Argued: January 17, 2019
from the Hendricks Superior Court No. 32D02-1710-F2-25 The
Honorable Rhett M. Stuard, Judge.
Petition to Transfer from the Indiana Court of Appeals No.
ATTORNEYS FOR APPELLANT ZACHARY J. STOCK INDIANAPOLIS,
ATTORNEYS FOR APPELLEE CURTIS T. HILL, JR. ATTORNEY GENERAL
KELLY A. LOY ANGELA N. SANCHEZ BRIAN WOODARD DEPUTY ATTORNEYS
GENERAL INDIANAPOLIS, INDIANA
jury found defendant guilty of dealing in a narcotic drug and
resisting law enforcement, he appealed his conviction,
arguing that the trial court committed fundamental error by
allowing the State to present evidence of his post-arrest,
pre-Miranda silence during trial. Finding that Kelly
opened the door to this evidence and also finding no
fundamental error, we affirm the trial court.
and Procedural History
Maples of the Hendricks County Drug Taskforce recovered a
cell phone from a suspected drug dealer. He then used the
phone to pose as a drug dealer himself and set up a meeting
with Defendant, Delmar Kelly, to purchase drugs. When Kelly
arrived at the agreed upon location, officers attempted to
block his vehicle and make an arrest, but Kelly maneuvered
around them and led police on an almost five-mile chase
before stopping in a residential neighborhood. During the
chase, several items were thrown from the car, including a
digital scale, heroin, and cocaine. When the officers finally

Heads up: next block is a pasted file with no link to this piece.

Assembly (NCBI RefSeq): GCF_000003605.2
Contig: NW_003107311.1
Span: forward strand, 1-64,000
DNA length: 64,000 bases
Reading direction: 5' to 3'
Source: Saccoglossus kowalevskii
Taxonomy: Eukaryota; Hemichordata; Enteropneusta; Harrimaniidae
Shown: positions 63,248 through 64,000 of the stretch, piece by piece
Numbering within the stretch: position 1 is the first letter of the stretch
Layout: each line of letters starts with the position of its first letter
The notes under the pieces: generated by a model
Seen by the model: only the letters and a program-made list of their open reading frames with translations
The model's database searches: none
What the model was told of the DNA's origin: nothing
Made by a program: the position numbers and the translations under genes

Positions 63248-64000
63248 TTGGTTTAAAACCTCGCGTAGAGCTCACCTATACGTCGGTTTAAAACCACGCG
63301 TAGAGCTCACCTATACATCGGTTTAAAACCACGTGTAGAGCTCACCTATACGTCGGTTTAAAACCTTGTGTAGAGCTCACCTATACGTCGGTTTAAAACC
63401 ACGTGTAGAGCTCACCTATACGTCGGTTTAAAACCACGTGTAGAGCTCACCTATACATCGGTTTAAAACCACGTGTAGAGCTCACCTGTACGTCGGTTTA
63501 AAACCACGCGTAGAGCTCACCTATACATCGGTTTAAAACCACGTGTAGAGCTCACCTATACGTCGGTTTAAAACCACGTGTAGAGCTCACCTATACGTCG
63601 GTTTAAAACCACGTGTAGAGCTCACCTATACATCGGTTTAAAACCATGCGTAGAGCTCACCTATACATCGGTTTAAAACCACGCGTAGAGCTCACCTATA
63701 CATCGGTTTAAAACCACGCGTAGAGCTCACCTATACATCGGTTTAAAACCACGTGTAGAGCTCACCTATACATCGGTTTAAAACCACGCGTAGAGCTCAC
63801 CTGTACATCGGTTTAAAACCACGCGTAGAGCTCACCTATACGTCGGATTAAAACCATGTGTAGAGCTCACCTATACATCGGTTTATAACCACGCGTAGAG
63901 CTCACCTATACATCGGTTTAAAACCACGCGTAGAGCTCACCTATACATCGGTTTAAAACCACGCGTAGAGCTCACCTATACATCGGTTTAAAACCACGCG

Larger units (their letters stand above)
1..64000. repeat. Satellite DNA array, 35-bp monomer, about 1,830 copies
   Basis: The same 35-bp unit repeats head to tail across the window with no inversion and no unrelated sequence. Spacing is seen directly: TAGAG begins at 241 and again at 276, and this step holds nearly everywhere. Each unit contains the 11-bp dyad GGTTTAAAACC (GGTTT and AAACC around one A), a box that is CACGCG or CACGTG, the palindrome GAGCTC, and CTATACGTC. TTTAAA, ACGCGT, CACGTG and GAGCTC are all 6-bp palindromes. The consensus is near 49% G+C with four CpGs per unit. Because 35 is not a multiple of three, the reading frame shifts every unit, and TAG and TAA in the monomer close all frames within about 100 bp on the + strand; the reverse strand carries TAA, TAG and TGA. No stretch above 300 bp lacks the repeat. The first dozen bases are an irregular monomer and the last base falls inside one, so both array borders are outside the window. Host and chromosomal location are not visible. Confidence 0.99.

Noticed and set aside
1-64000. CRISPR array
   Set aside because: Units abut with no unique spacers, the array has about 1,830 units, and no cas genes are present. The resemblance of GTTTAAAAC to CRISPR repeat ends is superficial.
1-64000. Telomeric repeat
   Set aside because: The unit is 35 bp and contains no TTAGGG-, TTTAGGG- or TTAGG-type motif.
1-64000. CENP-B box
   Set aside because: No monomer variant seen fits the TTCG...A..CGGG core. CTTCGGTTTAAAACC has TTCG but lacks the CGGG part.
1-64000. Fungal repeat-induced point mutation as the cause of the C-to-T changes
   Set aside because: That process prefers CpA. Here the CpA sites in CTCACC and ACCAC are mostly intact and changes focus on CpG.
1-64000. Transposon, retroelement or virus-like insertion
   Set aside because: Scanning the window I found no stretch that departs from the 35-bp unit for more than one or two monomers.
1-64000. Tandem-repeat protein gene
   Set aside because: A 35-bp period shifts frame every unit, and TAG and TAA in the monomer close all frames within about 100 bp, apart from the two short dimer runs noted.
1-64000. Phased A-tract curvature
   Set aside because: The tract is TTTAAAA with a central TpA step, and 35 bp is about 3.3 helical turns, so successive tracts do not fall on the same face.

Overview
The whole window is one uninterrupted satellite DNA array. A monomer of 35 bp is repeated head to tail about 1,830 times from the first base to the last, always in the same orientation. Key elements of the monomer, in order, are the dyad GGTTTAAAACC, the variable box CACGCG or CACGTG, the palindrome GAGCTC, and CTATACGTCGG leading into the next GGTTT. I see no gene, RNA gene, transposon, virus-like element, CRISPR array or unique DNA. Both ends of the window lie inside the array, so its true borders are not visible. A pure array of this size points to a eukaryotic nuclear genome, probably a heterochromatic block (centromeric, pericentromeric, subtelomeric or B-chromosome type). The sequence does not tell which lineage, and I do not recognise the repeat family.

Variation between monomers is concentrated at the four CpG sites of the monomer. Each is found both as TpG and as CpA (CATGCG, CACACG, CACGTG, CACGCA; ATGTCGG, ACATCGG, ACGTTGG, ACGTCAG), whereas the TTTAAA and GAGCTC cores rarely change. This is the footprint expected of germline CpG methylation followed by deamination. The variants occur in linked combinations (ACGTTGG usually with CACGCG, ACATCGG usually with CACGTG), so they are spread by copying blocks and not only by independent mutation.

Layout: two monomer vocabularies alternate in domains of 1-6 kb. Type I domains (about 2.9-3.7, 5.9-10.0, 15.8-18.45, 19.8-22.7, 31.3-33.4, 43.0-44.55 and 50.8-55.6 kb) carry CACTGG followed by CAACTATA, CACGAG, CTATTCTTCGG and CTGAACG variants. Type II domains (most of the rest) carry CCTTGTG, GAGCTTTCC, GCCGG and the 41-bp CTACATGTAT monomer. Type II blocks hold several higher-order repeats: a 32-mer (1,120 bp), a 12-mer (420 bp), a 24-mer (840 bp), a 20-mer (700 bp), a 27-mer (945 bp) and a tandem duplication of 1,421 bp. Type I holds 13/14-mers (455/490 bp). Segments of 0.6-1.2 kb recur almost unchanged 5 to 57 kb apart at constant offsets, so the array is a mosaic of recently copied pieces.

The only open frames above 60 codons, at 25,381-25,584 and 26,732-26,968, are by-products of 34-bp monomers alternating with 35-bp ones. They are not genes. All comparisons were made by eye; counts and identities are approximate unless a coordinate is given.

forced Kelly to a stop, three men were removed from the car
at gunpoint, handcuffed, and separated. The two other men
besides Kelly were Roosevelt Garrett and Cameron Johnson.
There is no evidence regarding when any of the three men
received Miranda warnings.
Kelly's jury trial, defense counsel began her opening
statement by playing a jail call wherein Kelly stated that he
was driving to make some money and "got caught up
in" a "narcotics bust" but that he
"ain't had nothing on [him]." (Tr. Vol 2. at
86; State's Ex. 10.) Defense counsel then went on to ask
the jury to decide whether Kelly was part of the whole drug
deal or just got caught up in the bust. She suggested he was
an "unknowing means to an end" for his
co-defendants. (Tr. Vol. 2 at 91.)
part, the State elicited testimony from two officers about
Kelly's actions following his arrest:
State: Uh, any admission by the three about what - what was
going on or what they were doing?
Detective Maples: No, there was not.
State: Did any of them give you information about what they